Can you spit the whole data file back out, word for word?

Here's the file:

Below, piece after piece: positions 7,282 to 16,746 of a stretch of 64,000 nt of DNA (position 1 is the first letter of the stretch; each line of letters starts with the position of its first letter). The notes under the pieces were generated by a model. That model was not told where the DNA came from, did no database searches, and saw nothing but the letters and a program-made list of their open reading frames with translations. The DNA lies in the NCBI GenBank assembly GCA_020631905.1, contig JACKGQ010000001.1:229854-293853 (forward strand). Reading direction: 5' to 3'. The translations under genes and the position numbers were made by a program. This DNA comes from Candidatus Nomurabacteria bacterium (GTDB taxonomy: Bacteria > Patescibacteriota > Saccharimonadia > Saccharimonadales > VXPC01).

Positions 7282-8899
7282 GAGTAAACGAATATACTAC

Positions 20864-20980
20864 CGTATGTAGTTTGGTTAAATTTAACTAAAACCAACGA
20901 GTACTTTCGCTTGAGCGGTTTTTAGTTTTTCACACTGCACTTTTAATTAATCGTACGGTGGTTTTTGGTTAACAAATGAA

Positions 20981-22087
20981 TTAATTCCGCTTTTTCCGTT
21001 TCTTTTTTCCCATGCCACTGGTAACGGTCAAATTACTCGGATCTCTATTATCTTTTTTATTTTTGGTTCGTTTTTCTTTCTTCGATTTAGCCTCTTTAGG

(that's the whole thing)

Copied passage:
Below, piece after piece: positions 7,282 to 16,746 of a stretch of 64,000 nt of DNA (position 1 is the first letter of the stretch; each line of letters starts with the position of its first letter). The notes under the pieces were generated by a model. That model was not told where the DNA came from, did no database searches, and saw nothing but the letters and a program-made list of their open reading frames with translations. The DNA lies in the NCBI GenBank assembly GCA_020631905.1, contig JACKGQ010000001.1:229854-293853 (forward strand). Reading direction: 5' to 3'. The translations under genes and the position numbers were made by a program. This DNA comes from Candidatus Nomurabacteria bacterium (GTDB taxonomy: Bacteria > Patescibacteriota > Saccharimonadia > Saccharimonadales > VXPC01).

Positions 7282-8899
7282 GAGTAAACGAATATACTAC

Positions 20864-20980
20864 CGTATGTAGTTTGGTTAAATTTAACTAAAACCAACGA
20901 GTACTTTCGCTTGAGCGGTTTTTAGTTTTTCACACTGCACTTTTAATTAATCGTACGGTGGTTTTTGGTTAACAAATGAA

Positions 20981-22087
20981 TTAATTCCGCTTTTTCCGTT
21001 TCTTTTTTCCCATGCCACTGGTAACGGTCAAATTACTCGGATCTCTATTATCTTTTTTATTTTTGGTTCGTTTTTCTTTCTTCGATTTAGCCTCTTTAGG